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Kathrine Leth-Møller, Ditte Borup Jakobsen, Anna Stage Vergmann, Thomas Lee Torp, Einar Stefansson, Tunde Peto, Jakob Grauslund; Retinal vascular structure independently predicts initial treatment-response in neovascular age-related macular degeneration. Invest. Ophthalmol. Vis. Sci. 2018;59(9):3255.
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We aimed to determine if specific markers of retinal vascular structure are able to predict the initial treatment-response in treatment-naïve patients with neovascular age-related macular degeneration (nAMD).
Fifty eight eyes of 58 patients with treatment-naïve nAMD were included at baseline (BL). At BL, advanced markers of retinal vascular structure were measured by a trained grader using a semi-automated software (Singapore I Vessel Assessment, version 4.0, Singapore). Patients were treated with three monthly intravitreal injections with 2.0 mg aflibercept. One month after the last injection, patients were categorized as full treatment responders (FTR) or none/partial responders according to predefined criterias. Four eyes were excluded due to missing data at follow-up (F/U). A full treatment response was defined as loss of < 5 Early Treatment Diabetic Retinopathy Study Letters and no residual intra- or subretinal fluid and no macular hemorrhage.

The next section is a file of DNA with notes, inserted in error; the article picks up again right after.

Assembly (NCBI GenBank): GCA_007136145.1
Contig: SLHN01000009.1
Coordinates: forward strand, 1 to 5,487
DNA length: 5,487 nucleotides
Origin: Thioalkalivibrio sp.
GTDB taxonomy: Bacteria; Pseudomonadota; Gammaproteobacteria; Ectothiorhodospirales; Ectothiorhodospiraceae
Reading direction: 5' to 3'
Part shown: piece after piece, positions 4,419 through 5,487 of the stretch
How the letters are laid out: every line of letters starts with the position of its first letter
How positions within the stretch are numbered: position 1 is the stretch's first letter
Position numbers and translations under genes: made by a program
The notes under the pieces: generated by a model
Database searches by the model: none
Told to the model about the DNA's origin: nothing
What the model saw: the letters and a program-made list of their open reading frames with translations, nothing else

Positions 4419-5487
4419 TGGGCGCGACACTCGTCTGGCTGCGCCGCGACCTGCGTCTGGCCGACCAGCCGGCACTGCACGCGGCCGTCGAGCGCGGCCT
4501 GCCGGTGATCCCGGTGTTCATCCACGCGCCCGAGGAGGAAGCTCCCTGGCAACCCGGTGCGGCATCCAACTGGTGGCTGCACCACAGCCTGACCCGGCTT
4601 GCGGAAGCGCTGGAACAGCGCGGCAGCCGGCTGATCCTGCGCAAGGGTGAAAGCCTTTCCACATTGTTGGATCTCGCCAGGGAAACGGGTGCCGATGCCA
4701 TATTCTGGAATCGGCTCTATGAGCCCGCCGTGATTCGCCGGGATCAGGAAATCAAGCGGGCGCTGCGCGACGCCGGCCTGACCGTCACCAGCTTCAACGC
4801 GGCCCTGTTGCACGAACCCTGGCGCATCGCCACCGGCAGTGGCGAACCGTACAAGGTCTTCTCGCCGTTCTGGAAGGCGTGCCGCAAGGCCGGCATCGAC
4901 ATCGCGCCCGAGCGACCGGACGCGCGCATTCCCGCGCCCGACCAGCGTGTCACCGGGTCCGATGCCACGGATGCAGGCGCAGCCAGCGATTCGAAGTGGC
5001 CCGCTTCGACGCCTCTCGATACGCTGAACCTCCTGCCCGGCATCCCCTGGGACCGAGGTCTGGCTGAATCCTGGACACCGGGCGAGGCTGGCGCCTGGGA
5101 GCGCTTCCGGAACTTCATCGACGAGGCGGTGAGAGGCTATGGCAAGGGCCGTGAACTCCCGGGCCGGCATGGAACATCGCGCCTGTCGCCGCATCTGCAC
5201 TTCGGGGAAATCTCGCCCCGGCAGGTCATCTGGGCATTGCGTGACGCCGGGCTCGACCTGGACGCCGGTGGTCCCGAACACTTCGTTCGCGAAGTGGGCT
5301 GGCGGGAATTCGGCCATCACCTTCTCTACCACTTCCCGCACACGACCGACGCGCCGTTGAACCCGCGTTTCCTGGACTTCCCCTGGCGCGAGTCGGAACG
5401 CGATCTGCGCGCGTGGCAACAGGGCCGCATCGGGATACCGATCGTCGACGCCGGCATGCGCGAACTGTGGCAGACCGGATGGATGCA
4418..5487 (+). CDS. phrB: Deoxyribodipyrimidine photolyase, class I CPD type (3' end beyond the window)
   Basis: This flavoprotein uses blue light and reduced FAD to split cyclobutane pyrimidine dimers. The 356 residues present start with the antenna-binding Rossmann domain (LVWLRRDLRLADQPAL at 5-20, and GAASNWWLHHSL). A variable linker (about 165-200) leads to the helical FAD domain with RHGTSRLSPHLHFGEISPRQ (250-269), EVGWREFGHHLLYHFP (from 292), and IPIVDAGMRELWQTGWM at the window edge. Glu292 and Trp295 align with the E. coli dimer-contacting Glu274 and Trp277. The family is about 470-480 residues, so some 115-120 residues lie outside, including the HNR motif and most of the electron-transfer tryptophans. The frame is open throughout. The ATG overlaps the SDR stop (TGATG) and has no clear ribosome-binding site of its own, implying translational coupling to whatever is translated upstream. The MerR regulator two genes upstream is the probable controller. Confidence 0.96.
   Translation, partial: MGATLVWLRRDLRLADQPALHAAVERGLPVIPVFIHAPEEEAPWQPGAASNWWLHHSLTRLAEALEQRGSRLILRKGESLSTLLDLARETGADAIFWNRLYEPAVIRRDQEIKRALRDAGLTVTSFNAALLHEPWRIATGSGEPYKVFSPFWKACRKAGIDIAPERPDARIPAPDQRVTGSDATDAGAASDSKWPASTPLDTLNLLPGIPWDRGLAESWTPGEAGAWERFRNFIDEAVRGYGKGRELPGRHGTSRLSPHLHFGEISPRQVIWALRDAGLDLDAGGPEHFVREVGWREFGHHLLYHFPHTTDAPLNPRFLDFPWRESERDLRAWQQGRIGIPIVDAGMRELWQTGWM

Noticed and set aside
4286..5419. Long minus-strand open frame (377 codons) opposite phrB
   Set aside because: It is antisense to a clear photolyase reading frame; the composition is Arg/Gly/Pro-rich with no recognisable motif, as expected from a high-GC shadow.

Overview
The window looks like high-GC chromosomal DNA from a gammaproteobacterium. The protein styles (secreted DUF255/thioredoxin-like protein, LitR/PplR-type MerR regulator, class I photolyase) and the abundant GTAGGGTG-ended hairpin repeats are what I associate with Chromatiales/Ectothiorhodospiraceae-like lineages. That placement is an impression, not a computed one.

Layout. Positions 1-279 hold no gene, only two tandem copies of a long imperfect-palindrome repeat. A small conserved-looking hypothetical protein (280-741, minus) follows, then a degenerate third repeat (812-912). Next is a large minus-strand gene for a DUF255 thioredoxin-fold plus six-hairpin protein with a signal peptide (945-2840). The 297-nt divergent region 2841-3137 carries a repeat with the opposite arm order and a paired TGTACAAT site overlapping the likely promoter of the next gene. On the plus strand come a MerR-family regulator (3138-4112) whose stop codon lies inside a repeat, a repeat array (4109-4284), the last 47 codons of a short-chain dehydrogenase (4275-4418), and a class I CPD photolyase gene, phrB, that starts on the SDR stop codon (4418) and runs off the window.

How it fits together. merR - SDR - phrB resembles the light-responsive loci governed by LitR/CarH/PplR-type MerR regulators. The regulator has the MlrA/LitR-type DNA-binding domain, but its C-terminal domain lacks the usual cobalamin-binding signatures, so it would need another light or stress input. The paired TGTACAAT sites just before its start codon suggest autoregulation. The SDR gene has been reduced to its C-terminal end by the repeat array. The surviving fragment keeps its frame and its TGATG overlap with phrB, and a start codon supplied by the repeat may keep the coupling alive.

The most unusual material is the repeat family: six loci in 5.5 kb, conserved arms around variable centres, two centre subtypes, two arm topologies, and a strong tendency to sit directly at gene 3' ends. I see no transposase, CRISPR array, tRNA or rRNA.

Median age was 79 years, 30.0% were male, 28.3% were active smokers, and 9.4% had diabetes. Of the 54 eyes attending F/U, 24 (44.4%) were full treatment responders, and 30 (55.6%) were none/partial responders. Median age in FTR patients was higher at baseline (81.5 vs. 77 years, p=0.04), but otherwise there was no statistically significant difference in gender, smoking or diabetes between groups (p>0,5for all). In addition, FTR had a lower venular length-diameter ratio (LDR) (7.3 vs. 15.9, p=0.0063), but did not differ according to arteriolar LDR, central retinal arteriolar or venular equivalent, branching angles, branching coefficients, junctional exponent deviation, or tortuosity. In an age- and sex-adjusted multiple logistic regression model, increasing venular LDR was independently associated with a lower chance of FTR (odds ratio 0.89 per 1-point increment in venular LDR, 95% confidence interval 0.82-0.98, p=0.021).
Higher retinal venular LDR is independently associated with an 11 % lower chance of FTR in patients with nAMD. If confirmed by larger, longitudinal studies, this could be used to personalize treatment by stratifying patients according to their potential future treatment demands.
This is an abstract that was submitted for the 2018 ARVO Annual Meeting, held in Honolulu, Hawaii, April 29 - May 3, 2018.
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